Soak paper towels in the water. Remove the excess water from the paper towels until they do not drip. Drape the paper towels over the colander. Refrigeration at this temperature won’t kill bacteria but will slow the growth of bacteria a number of times until they’re ready to cook.
How to Soak Clams to Get Rid of Sand
Scrub the clam. Most shellfish that are commercially farmed, should be pretty clean. However, if you caught them yourself you’ll want to give the outsides of the shells a good scrubbing to dislodge any remaining grit. Remove any beards by pinching and pulling to get rid of them. Clams with darker shells are the result of growing in silt or mudflats. Lighter shells indicate that the clams grew in the sand; they’ll be harder to clean.
Most experts recommend soaking the clams in salted water in the refrigerator from an hour to overnight but as always there is a difference of opinion on everything. Different clams need different methods and times of purging times. It depends on how and where they live. Hardshell clams in clean sand, like Eastern surf clams, cockles, and quahogs, tend to be easier to purge than open-shelled clams like steamers, horse neck clams, and littlenecks. The worst of them all is the Western bent-nosed clam, which lives in dense mud and can take days to purge. The cleaner they are the better they taste without losing the natural juices.
Some people believe that saltwater is all you need and that Cornmeal is a waste of time. Others use black pepper with seawater that the clams came from. So before leaving the Clam bed through a few gallons in the cooler. But saltwater or seawater is always involved. Freshwater will KILL Clams so make sure you are soaking them in salt.
You can make your own saltwater soak the clams in salt water, and mix 1/3-cup salt (100 grams) with 1 gallon (3.8 liters) of water. Soak the clams for 30 minutes. Take the clams out by hand. Make another bowl of the saltwater mixture and soak the clams again. This process should be repeated 1-2 more times. The more the better. Clams don’t use sand for digestion so the sand content is because of the environment which to me, is better than being buried in mud.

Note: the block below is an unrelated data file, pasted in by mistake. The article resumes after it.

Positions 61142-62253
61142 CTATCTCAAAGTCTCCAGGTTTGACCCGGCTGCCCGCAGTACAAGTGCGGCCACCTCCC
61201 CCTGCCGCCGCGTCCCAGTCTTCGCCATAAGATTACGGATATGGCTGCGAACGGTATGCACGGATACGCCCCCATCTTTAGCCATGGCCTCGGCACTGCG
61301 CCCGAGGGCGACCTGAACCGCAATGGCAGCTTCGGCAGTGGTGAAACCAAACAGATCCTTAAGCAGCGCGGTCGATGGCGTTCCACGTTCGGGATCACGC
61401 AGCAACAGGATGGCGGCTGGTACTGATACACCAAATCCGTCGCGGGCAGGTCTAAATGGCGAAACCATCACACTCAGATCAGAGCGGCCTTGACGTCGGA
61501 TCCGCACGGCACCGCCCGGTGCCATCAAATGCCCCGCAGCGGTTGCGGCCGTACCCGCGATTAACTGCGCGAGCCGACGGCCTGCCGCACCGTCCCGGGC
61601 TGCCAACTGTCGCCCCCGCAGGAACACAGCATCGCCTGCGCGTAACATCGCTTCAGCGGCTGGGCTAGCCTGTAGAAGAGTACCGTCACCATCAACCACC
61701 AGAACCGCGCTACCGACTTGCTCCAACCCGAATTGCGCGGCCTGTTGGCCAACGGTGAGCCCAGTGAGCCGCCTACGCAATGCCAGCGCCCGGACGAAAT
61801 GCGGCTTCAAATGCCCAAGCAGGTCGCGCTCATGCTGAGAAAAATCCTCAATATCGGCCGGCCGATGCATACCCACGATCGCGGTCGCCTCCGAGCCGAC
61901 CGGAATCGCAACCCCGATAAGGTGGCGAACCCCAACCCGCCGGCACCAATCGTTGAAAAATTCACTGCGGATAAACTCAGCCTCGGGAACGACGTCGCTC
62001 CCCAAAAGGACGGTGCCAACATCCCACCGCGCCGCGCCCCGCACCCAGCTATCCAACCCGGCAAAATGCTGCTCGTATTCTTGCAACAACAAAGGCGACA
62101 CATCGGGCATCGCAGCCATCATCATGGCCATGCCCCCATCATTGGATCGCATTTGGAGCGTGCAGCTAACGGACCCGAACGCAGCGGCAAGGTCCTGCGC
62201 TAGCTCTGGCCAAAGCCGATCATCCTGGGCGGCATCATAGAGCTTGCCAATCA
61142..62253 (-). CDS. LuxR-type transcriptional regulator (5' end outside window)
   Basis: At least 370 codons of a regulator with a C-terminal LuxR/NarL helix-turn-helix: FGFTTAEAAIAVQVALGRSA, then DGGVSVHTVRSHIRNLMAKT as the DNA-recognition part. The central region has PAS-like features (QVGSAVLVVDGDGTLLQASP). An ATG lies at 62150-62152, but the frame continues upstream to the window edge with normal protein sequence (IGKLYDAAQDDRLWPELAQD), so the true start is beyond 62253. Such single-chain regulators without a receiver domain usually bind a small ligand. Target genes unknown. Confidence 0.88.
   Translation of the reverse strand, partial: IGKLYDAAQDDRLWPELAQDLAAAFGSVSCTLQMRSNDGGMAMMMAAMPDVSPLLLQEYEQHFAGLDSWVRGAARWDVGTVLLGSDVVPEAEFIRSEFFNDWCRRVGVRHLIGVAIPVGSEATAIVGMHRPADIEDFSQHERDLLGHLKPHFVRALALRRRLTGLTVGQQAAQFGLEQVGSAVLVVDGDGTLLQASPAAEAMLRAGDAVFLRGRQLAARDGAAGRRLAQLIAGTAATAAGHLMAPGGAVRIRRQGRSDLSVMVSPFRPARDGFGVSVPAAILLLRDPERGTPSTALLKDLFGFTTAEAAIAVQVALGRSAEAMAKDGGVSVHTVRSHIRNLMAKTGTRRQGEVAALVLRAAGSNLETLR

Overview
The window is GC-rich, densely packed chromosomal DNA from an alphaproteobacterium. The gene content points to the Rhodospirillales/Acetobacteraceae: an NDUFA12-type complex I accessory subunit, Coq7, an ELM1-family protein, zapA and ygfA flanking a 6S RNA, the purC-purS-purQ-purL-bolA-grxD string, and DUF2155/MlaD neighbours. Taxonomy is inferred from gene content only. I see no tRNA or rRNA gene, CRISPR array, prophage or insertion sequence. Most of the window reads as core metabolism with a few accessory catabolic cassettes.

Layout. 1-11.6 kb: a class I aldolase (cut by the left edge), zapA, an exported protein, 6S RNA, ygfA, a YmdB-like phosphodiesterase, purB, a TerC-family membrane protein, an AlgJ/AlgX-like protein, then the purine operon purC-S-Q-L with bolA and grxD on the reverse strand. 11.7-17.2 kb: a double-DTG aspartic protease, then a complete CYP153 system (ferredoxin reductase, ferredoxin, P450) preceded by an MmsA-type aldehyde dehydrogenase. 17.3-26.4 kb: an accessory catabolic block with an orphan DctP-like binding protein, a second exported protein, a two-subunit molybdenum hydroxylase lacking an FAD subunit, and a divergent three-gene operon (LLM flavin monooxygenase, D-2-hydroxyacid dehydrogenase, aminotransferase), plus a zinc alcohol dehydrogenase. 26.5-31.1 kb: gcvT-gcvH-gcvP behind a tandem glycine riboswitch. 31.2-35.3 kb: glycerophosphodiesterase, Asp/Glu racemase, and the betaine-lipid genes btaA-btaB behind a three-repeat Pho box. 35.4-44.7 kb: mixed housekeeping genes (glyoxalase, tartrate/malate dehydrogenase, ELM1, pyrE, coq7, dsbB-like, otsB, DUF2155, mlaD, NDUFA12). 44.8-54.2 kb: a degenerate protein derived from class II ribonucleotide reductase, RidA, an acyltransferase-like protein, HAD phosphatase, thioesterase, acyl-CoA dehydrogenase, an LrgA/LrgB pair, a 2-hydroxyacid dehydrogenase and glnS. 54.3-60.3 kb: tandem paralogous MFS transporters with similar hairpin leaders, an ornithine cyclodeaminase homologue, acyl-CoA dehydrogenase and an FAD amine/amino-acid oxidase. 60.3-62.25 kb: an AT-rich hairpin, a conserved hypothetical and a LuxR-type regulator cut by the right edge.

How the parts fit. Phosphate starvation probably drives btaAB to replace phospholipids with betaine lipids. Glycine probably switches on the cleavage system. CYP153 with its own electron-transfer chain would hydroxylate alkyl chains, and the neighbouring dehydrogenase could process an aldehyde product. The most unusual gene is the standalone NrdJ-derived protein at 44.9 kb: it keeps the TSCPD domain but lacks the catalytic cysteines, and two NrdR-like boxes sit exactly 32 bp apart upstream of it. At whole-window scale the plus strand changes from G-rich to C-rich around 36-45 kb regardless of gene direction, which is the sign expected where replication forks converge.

My favorite clams are Littlenecks that I’ll soak overnight and it works out perfect for the next day’s picnic. They need to soak a little longer than the bigger ones do. There is an old belief in New Jersey, that you should only eat clams and oysters in months that don’t contain the letter r. That would be May through August. There is a logical reason behind this.
There are two main factors behind that rule:
- Warmer waters bring Red Tides and Algae blooms- they are the months that clams absorb toxins in the water and cause paralytic shellfish poisoning (PSP).
- It’s also when oysters and other shellfish spawn—a fertile oyster isn’t a tasty one. Most farm-raised clams are closely monitored.
My favorite way is to:
Clean the outside first, then place a wire rack or sieve inside the large tray or bowl and put the clams in a single layer. The reason why you put the rack or sieve inside the tray or bowl is that any sand and grit the clams purge would stay on the bottom of the tray or bowl instead of being consumed by the clams again.
As the clams breathe they filter water. When the fresh water is filtered, the clam pushes salt water and sand out of their shells. After a while, the clams will have been cleaned. Rinse whether done or not. That’s up to you their natural juices are inside the clamshell.
- Once you’ve cleaned them cook and eat them.
- When you rinse them in cold water, they should close. If they don’t close, it means they are dead and must be disposed of.
- When you cook them, they will open up again. If they are not open when cooked, throw them away
- Don’t try to open them, it means they are not edible.